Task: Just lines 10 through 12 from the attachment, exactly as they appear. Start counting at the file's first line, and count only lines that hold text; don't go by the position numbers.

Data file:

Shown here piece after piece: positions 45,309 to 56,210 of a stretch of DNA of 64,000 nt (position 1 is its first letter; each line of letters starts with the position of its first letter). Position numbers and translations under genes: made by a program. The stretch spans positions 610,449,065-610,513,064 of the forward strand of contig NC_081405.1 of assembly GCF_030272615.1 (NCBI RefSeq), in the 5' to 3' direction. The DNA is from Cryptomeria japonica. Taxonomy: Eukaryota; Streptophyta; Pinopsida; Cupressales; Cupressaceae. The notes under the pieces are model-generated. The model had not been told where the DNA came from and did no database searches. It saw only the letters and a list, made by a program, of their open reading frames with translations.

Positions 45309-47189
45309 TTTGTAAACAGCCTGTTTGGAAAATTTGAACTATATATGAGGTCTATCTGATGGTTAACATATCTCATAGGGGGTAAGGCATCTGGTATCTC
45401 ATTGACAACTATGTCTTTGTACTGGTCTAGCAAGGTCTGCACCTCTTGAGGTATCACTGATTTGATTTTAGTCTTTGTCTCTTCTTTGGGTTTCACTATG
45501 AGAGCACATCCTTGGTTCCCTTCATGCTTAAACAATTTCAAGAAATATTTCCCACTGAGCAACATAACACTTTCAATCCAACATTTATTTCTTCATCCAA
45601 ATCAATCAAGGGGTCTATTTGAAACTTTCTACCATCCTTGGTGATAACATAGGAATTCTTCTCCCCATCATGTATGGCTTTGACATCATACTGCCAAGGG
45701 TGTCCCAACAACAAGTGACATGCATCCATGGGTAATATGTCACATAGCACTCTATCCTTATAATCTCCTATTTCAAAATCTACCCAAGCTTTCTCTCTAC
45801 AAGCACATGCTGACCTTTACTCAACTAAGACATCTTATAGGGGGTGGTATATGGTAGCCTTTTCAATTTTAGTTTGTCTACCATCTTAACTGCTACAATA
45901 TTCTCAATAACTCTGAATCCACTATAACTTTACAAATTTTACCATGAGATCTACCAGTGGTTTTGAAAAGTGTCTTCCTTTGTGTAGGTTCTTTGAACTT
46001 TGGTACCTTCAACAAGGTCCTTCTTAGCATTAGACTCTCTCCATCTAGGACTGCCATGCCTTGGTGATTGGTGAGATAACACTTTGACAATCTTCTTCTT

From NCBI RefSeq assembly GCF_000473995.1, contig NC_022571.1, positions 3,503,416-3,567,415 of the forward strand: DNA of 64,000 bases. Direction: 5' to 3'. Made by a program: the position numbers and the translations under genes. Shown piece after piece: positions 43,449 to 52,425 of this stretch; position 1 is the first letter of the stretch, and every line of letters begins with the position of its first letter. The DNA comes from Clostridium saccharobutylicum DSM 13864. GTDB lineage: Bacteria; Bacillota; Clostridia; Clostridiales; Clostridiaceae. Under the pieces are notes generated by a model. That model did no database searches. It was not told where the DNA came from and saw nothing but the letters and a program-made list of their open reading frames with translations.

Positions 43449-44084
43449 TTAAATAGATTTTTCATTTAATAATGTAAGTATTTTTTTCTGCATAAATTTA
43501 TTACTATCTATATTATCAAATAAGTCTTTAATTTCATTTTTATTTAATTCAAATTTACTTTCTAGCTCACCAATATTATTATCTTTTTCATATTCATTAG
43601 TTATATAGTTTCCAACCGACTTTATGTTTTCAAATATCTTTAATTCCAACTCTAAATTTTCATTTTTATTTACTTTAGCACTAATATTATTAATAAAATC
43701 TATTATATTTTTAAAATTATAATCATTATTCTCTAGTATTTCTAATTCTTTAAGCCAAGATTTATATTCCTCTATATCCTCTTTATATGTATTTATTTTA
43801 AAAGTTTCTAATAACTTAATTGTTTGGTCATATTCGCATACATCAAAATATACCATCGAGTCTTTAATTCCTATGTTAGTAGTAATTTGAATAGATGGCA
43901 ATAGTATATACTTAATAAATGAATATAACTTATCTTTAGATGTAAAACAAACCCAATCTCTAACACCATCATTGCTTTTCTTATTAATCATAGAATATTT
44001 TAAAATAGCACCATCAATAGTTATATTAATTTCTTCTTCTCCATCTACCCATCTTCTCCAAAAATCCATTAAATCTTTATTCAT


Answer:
46001 TGGTACCTTCAACAAGGTCCTTCTTAGCATTAGACTCTCTCCATCTAGGACTGCCATGCCTTGGTGATTGGTGAGATAACACTTTGACAATCTTCTTCTT

From NCBI RefSeq assembly GCF_000473995.1, contig NC_022571.1, positions 3,503,416-3,567,415 of the forward strand: DNA of 64,000 bases. Direction: 5' to 3'. Made by a program: the position numbers and the translations under genes. Shown piece after piece: positions 43,449 to 52,425 of this stretch; position 1 is the first letter of the stretch, and every line of letters begins with the position of its first letter. The DNA comes from Clostridium saccharobutylicum DSM 13864. GTDB lineage: Bacteria; Bacillota; Clostridia; Clostridiales; Clostridiaceae. Under the pieces are notes generated by a model. That model did no database searches. It was not told where the DNA came from and saw nothing but the letters and a program-made list of their open reading frames with translations.

Positions 43449-44084